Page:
Mother, nurse and now Sunshine Coast’s Young Business Woman of the Year

STANDING at the podium she looks out into a room filled with the best women in business the Sunshine Coast has to offer. Still amazed that she’s been placed in the same category as them, this mother of three takes a deep breath as she prepares to accept the award for Young Business Woman of the Year.

Growing up riding horses on a farm in New South Wales, Rebecca Walker never imagined she’d be nominated for – let alone win – an award recognising her hard work and talents running a successful roofing business.

Up until 2014, Walker was an intensive care nurse at the Sunshine Coast Private Hospital. The transition from health care to roofing and guttering may seem peculiar, but Walker says time management is a skill she’s easily transferred between jobs. “In nursing you’re very pressed for time and prioritising. I think that’s helped definitely with working out what needed to be done in the business.”

But she doesn’t do it alone. By her side is her business partner and husband Dave. Together they share a love story that is rare in this day and age. “We were high school sweethearts. I was in year 10 and he was in year 11 when we met and we’ve been together ever since.”

Now they have three young children and Walker finds juggling work and home life difficult without feeling a little bit guilty for having it all. “Mums are hard on themselves constantly,” she says. “That’s the biggest fault of mums is that we always have guilt and feel bad no matter what we’re doing. If we’re with the kids we feel guilty that we’re not doing work, and if we’re doing work we feel guilty.”

She’s clearly doing something right because since their rebranding in 2014, Signature Roofing and Guttering has skyrocketed. What started as a small business running from the couple’s home garage, is now one that employs a team of people across the Sunshine Coast and Canberra bringing in nearly $7 million in revenue last financial year.

So what’s her key to success?

“Collaborating and working with others,” she says. “Getting a good team around you because there’s no way I could’ve done anything I’ve done without getting the expertise of others.”

Walker runs the administrative side of her business while her husband is on site. And while she considers herself the backbone of the home, she cannot accept the same title within their business. “I wouldn’t take anything away from Dave because he works so darn hard in this business,” she says. “I think I’m Dave’s support but then again he’s my support when I don’t know about things too. So I think we’re really quite equal.”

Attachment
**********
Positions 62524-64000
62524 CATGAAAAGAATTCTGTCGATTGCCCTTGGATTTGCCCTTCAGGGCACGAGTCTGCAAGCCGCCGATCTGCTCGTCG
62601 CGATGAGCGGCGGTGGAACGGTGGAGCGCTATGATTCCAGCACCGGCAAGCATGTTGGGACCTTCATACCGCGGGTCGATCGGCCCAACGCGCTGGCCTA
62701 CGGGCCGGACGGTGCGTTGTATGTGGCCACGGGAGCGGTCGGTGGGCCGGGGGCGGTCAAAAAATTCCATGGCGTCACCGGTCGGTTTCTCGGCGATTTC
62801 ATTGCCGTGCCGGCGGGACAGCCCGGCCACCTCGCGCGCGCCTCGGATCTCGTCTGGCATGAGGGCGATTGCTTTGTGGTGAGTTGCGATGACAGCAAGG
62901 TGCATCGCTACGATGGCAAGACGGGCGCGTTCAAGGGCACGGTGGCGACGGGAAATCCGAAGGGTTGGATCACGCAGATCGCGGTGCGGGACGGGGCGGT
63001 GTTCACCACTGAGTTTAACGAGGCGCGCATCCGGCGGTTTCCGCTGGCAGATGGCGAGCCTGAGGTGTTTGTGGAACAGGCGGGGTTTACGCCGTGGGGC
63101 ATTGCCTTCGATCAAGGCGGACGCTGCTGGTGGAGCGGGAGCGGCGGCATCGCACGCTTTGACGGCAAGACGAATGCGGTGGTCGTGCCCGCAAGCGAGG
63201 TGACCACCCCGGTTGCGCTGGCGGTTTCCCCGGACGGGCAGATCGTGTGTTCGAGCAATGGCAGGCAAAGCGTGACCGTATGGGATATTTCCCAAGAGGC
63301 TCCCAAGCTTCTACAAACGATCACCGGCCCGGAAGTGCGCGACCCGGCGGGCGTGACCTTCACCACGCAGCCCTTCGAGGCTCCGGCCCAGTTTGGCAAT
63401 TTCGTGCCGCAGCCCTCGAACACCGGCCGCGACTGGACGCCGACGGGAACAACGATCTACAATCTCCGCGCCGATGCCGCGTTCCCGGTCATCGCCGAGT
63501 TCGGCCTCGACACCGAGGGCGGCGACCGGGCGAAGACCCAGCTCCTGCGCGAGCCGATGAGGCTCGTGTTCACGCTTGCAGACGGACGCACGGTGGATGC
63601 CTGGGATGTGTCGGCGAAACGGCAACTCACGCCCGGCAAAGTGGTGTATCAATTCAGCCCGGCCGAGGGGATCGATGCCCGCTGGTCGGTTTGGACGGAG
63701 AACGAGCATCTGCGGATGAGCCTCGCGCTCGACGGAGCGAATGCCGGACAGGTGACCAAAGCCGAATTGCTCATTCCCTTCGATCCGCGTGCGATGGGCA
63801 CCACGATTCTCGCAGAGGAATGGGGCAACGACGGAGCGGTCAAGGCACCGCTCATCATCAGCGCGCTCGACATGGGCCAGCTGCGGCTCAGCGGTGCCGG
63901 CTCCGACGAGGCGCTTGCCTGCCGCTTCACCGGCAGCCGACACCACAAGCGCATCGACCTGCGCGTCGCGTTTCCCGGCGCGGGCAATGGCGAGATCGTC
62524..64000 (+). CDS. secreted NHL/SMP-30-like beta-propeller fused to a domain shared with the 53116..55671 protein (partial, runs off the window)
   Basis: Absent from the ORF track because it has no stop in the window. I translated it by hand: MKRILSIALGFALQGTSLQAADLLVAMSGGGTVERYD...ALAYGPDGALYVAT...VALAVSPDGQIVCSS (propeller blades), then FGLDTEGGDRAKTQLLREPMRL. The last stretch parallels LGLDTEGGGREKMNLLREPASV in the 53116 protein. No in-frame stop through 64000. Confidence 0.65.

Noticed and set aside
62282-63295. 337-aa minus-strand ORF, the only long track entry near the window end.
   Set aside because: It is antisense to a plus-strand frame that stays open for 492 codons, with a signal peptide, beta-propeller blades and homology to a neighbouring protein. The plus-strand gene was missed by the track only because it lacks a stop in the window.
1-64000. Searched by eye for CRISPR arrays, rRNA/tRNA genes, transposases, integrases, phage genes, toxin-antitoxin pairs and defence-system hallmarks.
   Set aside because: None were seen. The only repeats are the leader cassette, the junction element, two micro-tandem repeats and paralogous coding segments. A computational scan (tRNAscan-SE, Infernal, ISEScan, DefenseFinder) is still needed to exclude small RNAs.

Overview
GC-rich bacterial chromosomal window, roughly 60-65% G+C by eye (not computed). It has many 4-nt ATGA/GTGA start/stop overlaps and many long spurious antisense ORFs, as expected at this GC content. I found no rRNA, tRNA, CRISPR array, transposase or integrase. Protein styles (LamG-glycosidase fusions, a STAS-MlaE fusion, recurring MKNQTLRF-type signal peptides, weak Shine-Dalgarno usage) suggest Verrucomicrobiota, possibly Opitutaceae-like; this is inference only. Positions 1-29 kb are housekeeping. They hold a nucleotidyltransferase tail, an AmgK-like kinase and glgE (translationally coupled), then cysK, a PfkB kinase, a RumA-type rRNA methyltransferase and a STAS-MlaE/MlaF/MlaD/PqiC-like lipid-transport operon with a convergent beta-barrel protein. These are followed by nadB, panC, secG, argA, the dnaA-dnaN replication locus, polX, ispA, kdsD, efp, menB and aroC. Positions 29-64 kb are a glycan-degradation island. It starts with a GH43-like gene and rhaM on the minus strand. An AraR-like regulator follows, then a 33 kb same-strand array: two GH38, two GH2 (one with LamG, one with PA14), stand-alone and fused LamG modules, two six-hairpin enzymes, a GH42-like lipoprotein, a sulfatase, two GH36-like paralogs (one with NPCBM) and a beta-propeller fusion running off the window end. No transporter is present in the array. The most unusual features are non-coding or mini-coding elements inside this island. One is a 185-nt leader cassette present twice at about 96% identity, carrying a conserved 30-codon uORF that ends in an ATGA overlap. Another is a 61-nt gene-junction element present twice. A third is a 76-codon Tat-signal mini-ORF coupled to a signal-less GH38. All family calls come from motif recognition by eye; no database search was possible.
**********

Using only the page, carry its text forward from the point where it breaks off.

Walker believes that women’s influence on business sometimes goes unnoticed, so an event that recognises that influence and hard work is welcomed. “I think we have a great direct influence but a very strong indirect influence on business as well. So I think it’s really good that the awards have brought us up to the level of men, I guess. We are just as strong and capable and the recognition is always good to have.”

Walker’s mother Alison Roberts (who is also the office manager at Signature Roofing and Guttering) knew her daughter would be successful from a young age. “She’s always been a high achiever ever since she was a child. She likes things done the right way. Anything she does she does it well.”

The nomination and subsequent award by the Sunshine Coast Business Women’s Network came as no surprise to Roberts who was seated in the crowd when Walker gave her speech. “I remember saying to her when we were sitting, ‘see those trophies up there? One of those are yours’”.

But a modest 32-year-old Walker has never placed herself on a pedestal. “I never saw myself as a ‘business woman’. I just saw myself as a mum who owned a business.”

Having successfully run Signature Roofing and Guttering, opened a new location, moved house and had a baby in the past year, winning the title has allowed Walker to finally stop and reflect on her accomplishments. “It’s a great honour just to be recognised by other people in the business arena as someone who’s even worthy of a nomination, but to actually win the grand prize is pretty humbling,” she says “It was a thrill and also a really great moment to sit, stop and reflect on what we had achieved here and what I had achieved.”


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